Missouri House Speaker Rod Jetton didn't expect he'd have trash on his mind during a nine-day 230-mile walk in 2002.
But as he walked from Jackson to Jefferson City, he noticed the state has a major litter problem.
"There was just a ton of litter along our roads," Jetton said. "Litter is a serious problem in our state, and we must take it seriously."
That's why Jetton hopes to curb Missouri's growing litter problem with legislation he filed this week to change the penalties for littering.
Jetton's proposed legislation would require offenders to perform 40 hours of community service and pay a penalty fee of $600. Under current law, littering is defined as a class A misdemeanor, which can result in up to a year of jail time and a fine of up to $1,000.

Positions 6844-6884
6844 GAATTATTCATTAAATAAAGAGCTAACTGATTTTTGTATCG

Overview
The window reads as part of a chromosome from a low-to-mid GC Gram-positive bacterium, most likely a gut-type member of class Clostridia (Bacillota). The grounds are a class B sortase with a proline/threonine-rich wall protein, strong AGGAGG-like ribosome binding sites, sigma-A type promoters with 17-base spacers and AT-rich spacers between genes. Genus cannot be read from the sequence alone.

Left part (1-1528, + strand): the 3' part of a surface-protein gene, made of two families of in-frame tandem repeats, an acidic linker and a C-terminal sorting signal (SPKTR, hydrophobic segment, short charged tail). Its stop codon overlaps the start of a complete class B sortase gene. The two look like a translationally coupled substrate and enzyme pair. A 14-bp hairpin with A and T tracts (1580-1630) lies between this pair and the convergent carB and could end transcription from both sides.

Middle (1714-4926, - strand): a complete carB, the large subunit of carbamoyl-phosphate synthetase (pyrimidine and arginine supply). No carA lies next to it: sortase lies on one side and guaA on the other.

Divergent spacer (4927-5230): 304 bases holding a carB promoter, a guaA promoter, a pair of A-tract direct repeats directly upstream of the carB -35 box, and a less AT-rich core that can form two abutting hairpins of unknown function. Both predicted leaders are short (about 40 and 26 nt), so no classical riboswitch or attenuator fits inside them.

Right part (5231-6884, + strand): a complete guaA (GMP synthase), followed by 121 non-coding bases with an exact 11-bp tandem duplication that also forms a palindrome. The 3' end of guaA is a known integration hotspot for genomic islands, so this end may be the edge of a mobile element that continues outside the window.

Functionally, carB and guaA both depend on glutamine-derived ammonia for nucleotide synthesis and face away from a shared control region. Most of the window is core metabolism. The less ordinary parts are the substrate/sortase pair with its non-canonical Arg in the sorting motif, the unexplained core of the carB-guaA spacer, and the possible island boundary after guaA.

"If you travel through other states, they are a lot cleaner than we are," Jetton said.
Missouri's Department of Transportation spends more than $6 million each year to clear litter from along the highways, Jetton said.
"If we can find a way to reduce the amount of litter, we can redirect that money for more useful purposes such as beautification projects," he said.
Jay Purcell, Cape Girardeau County 2nd district commissioner, supports the proposed litter bill.
"Anything we can do to increase the penalties on littering is a good thing," Purcell said. "The problem is these things happen every day, but they rarely get reported."
Jetton believes the bill would give law enforcement officials more incentive to prosecute litter offenders.
"My hope is that we create penalties substantial enough that people will think twice before tossing trash on the ground," he said. "However, if Missourians and visitors insist on littering, we can at least use the money we collect from their crimes for a good purpose."
House Bill 2106 awaits consideration by the House. The bill has bipartisan support, with nearly 80 co-sponsors.
335-6611, extension 246